12 Nov 2008 : Column 309WH
the past two years, I have been involved in this issue on behalf of one of my constituents, Bruno Peak, who is passionate about bringing about a Great British weekend, rather than just a day. Both he and I have met with the Prime Minister’s advisers and with my right hon. Friend the Member for Birmingham, Hodge Hill (Mr. Byrne), when he was Immigration Minister. This idea could capture the imagination of a lot of people.

Many comments have been made today extolling the virtues of the past and stating why we should celebrate Britishness—except obviously for those made by the hon. Member for Perth and North Perthshire (Pete Wishart). I would like to concentrate on a comment made by the hon. Member for Romford when he mentioned the idea of a weekend. We can talk about whether that should be in June or at a different time—that is up for debate. However, we must first clarify whether the Government like the idea of celebrating a Great British day—or indeed weekend—and will push forward with it.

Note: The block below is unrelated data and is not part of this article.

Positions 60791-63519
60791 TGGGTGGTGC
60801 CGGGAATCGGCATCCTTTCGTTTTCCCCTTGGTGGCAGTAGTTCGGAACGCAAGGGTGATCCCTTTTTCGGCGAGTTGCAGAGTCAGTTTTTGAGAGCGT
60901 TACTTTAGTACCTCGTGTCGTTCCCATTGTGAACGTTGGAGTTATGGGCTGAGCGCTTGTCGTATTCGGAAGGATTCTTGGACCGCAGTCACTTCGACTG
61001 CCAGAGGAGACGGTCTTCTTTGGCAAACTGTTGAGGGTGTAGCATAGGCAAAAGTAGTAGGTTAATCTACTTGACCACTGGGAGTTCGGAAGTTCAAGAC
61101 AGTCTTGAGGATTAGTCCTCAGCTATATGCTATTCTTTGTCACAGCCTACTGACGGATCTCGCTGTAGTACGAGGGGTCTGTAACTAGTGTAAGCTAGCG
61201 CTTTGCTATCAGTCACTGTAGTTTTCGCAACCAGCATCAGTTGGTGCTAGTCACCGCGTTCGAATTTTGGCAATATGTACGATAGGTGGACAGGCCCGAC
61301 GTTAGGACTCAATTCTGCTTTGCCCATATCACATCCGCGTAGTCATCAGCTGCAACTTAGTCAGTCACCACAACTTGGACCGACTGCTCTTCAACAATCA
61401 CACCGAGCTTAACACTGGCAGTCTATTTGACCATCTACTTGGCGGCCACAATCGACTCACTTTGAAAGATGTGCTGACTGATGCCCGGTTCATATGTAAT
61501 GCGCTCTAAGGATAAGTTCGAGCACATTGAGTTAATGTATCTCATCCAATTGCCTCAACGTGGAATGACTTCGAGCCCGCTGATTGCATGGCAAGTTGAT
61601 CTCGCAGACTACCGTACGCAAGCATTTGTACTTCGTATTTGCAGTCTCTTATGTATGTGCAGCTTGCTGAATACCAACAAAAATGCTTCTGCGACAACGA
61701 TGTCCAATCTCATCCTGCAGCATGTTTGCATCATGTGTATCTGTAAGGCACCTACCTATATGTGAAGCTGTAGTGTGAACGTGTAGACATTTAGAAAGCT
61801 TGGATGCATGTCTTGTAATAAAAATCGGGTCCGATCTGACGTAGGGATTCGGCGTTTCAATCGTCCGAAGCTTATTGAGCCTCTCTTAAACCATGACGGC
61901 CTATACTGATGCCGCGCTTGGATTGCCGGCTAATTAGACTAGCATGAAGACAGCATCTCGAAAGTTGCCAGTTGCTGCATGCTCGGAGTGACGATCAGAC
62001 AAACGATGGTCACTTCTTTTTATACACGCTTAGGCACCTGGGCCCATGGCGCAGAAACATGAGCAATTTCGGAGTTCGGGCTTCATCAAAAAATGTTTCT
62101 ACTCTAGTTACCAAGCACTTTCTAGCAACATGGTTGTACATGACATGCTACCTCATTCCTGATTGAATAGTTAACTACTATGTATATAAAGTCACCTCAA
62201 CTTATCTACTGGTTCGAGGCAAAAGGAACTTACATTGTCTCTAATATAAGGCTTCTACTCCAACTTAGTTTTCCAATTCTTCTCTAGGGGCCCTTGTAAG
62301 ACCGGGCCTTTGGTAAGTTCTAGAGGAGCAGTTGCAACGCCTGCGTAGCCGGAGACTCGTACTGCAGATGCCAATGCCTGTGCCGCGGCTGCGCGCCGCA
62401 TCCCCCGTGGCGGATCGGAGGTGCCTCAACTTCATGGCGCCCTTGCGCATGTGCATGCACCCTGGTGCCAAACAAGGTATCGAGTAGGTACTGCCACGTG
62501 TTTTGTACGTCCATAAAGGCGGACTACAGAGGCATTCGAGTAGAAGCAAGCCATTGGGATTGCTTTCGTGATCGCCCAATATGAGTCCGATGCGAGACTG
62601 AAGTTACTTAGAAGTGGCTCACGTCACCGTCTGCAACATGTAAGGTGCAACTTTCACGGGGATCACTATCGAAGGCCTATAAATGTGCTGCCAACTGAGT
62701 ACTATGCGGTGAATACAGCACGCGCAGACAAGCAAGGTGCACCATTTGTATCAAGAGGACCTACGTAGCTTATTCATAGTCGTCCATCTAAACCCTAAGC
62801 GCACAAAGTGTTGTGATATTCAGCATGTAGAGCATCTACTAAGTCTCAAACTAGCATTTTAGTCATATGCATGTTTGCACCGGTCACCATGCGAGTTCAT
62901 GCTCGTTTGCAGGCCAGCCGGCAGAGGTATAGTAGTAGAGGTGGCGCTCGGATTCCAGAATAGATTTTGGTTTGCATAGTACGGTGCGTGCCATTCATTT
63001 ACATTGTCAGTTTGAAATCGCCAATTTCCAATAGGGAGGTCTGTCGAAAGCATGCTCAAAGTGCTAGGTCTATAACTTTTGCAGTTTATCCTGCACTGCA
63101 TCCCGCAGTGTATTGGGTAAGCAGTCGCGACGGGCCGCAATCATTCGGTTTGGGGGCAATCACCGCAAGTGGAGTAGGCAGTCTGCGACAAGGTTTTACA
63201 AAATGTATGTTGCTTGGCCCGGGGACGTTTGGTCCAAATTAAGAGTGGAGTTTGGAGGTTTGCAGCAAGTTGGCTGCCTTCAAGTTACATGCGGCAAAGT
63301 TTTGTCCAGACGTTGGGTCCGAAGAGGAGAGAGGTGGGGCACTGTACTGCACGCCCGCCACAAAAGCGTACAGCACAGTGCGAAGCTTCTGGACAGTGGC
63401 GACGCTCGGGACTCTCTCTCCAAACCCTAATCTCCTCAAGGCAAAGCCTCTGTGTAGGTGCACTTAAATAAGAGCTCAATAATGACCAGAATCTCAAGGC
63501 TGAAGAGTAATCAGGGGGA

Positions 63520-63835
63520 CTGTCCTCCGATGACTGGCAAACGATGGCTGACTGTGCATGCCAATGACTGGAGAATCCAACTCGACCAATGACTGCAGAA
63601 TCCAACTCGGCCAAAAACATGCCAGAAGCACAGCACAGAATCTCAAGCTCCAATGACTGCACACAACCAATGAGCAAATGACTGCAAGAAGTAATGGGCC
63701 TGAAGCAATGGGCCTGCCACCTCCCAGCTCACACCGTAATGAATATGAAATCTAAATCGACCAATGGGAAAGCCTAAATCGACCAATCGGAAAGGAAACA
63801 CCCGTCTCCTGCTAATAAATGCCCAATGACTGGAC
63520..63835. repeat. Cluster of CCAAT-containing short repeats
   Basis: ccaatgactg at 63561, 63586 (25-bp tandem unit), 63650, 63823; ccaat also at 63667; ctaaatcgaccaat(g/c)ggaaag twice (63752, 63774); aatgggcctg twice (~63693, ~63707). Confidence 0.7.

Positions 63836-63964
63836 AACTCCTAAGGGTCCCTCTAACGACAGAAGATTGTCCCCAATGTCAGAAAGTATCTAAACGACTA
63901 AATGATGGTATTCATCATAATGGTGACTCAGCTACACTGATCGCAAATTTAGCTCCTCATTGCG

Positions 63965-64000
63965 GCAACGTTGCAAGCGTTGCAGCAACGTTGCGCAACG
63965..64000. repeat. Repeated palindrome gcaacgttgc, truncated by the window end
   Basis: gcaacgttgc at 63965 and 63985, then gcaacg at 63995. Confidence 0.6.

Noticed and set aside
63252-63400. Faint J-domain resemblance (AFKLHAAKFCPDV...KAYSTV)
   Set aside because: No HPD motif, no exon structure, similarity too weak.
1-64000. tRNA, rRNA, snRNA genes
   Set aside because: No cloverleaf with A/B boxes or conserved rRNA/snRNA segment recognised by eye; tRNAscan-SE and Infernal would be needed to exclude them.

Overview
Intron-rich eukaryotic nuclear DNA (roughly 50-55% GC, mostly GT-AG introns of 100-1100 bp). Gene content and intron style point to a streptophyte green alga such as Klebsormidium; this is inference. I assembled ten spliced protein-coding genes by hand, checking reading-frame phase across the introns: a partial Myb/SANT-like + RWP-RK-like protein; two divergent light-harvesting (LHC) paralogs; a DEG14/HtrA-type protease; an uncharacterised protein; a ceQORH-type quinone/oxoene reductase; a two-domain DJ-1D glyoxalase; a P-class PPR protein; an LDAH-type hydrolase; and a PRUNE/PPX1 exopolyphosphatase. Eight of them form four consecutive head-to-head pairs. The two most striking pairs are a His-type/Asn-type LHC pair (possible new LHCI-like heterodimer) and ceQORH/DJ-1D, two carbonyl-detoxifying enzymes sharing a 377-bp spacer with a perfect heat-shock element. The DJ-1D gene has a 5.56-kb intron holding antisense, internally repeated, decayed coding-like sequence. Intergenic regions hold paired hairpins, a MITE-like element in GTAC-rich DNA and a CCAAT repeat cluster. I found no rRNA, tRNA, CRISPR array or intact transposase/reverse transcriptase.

A document has been presented to the Government by my friend and constituent Bruno Peak. I shall read some extracts from it that extol the virtues of having a Great British weekend and promote the view that such an event would help in other areas:

It goes on to mention the Queen’s golden jubilee weekend in June 2002 and the millennium celebrations in 2000, both of which Bruno Peak was heavily involved in organising. The document continues: